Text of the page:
Jackaby by William Ritter (5 out of 5)


I had hoped the above image was larger than it appears to be. The cover is minus the quote from the book. I found this, as usual, when checking out the Ingram catalog at work. I think it may also have been profiled in Publishers Weekly. Either way, the minute I read about it (or my coworker may have read it. I do not remember), I knew I had to read it. William Ritter’s debut novel is targeted to the young adult crowd, but I’m a forty something who really enjoyed the hell out of it. I highly recommend you to read it.

Abagail Rook is a young lady who’s sick of waiting around to go on an excavation dig with her father, or for any adventure at all to enter her young life. She takes matters into her own hands and makes off with money that her parents gave her, and hops on a boat to America. She ends up in New Fiddleham, England, looking for lodging, the aforementioned adventure, and a job. She finds all of that and more when she meets an eccentric young investigator named R.F. Jackaby. Jackaby expresses concern that she wants to work for him, given that many of those who had worked for him either are sentenced to a life as an ethereal being, or are now a duck. (Yes, a duck). Rook quickly finds out that Jackaby doesn’t investigate normal everyday cases, but those that have a supernatural tilt to them. He’s also, as one can imagine, highly doubted by almost everyone in the town, including the law enforcement themselves. It doesn’t take long before a serial killer makes themselves known by murdering several citizens in unusual and bloody ways, and she gets to assist Jackaby in the case. Abagail’s innocence gets them into several close calls, not to mention her secret infatuation putting her, Jackaby, and the town in danger when she fails to recognize the warning signs that the young man isn’t all that he appears to be. The serial killer is eventually uncovered, in a spectacular fashion, and with several twists that I didn’t see coming, which made it all the more enjoyable. More importantly, you can see that this novel could very well be the stepping stone to a whole new young adult series. And for that, dear reader, you should be excited at the long-term prospect. But I’m getting ahead of myself- first, read the book!

What did I like? Almost everything. Jackaby is a hoot and a holler. You want to give the guy a big hug- while wearing full body armor. You want to smack him for his lackadaisical attitude toward suspects- while giving the man clothes that haven’t been lodging in a dusty, spider-ridden cellar for centuries. You want to tear him a new one for not giving up his obstinate theories of crime and human nature- while buying him a new skillet to replace the one that ended up buried in a wall when he was experimenting with eggs and various herbs of doubtful nature. Abagail is a great young female lead who’s innocence and naïve nature lead her down paths that aren’t always the smartest, but isn’t that life and how we learn what is and isn’t to be permitted? She voices her disbelief and what she believes to be crazy ideas, and that’s exactly what Jackaby needs- a vocal sounding board and a new set of eyes. This works so well, on a whole, because the characters really do mesh well. I thought I read somewhere that it was inspired by, or meant to be reminiscent of, Sherlock Holmes and Watson. I can see a little of that, but more than that, I see a whole partnership between these two that works well because they’re so different in their ways of living, thought, well, everything! And I’m so glad that Ritter did not take the tried and true route of throwing some romantic mishmash in there to screw things up. Some young adult novels I recently read ruined the entire story and my joy in reading it, by taking the old tired road to romance. Avoid, cease, desist! It often ruins a good book, instead of enhancing it. In this case, it would have completely made me check out and donate the book to my local library. This is not a book where there is any room for romance. Even Abagail’s slight infatuation with the young man in the book, is realistic and she doesn’t give herself to fainting spells, gushing compliments at the young man’s feet, or other clichéd scenarios that have been practiced in novels past. Another positive.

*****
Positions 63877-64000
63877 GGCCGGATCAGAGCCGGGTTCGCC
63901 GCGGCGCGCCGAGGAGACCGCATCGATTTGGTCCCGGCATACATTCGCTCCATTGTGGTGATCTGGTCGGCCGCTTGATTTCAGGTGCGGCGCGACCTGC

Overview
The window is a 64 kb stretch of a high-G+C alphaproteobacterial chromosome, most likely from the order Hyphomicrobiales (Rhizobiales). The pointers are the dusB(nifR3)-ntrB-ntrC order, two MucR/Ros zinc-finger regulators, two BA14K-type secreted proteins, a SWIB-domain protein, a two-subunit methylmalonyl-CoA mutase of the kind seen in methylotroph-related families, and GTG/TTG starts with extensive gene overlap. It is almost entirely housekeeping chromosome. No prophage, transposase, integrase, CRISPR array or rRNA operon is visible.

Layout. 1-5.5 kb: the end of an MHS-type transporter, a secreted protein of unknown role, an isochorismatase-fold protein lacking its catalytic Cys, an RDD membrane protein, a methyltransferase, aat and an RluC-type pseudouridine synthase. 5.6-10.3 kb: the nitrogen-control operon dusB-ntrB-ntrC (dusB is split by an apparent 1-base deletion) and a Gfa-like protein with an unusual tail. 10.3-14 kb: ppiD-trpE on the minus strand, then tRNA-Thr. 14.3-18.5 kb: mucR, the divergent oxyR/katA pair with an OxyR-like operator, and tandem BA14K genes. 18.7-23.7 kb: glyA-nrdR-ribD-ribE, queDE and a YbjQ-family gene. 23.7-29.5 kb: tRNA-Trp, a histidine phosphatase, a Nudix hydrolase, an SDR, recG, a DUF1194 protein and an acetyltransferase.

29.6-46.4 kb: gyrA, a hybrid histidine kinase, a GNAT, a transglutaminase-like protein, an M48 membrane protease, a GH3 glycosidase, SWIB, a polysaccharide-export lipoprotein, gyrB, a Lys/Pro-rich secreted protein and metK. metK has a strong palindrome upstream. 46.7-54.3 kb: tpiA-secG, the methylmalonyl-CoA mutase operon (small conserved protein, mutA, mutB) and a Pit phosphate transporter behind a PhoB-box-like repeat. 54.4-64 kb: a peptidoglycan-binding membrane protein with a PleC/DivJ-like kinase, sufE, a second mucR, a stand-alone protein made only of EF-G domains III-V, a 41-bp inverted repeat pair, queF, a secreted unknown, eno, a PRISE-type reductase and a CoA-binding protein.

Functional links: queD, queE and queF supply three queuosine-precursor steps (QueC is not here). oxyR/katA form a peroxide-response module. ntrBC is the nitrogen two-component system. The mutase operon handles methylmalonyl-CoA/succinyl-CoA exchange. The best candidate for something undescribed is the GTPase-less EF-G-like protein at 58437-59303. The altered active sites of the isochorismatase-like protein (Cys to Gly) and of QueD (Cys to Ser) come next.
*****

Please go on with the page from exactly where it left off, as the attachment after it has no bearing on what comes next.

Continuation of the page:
I also enjoyed the writing of the crimes, possible perpetrators, and victims. There was no messing around with the depth of the crimes, and yes, some of it is gory, but not overly so. There is a lot of use of colorful metaphors and adjectives in this book that mask some of the cruelty, so the teens will not be overly scarred. (Although for those who scoff that this is too “violent”, turn on your damn news sometime. Sadly, it’s reality and the world we live in. It can’t all be Cottonelle clouds and puppies). I hope Ritter continues on with this series. My only actual complaint? That it ends so quickly! I can’t wait for whatever comes next.


~ by generationgbooks on October 1, 2014.

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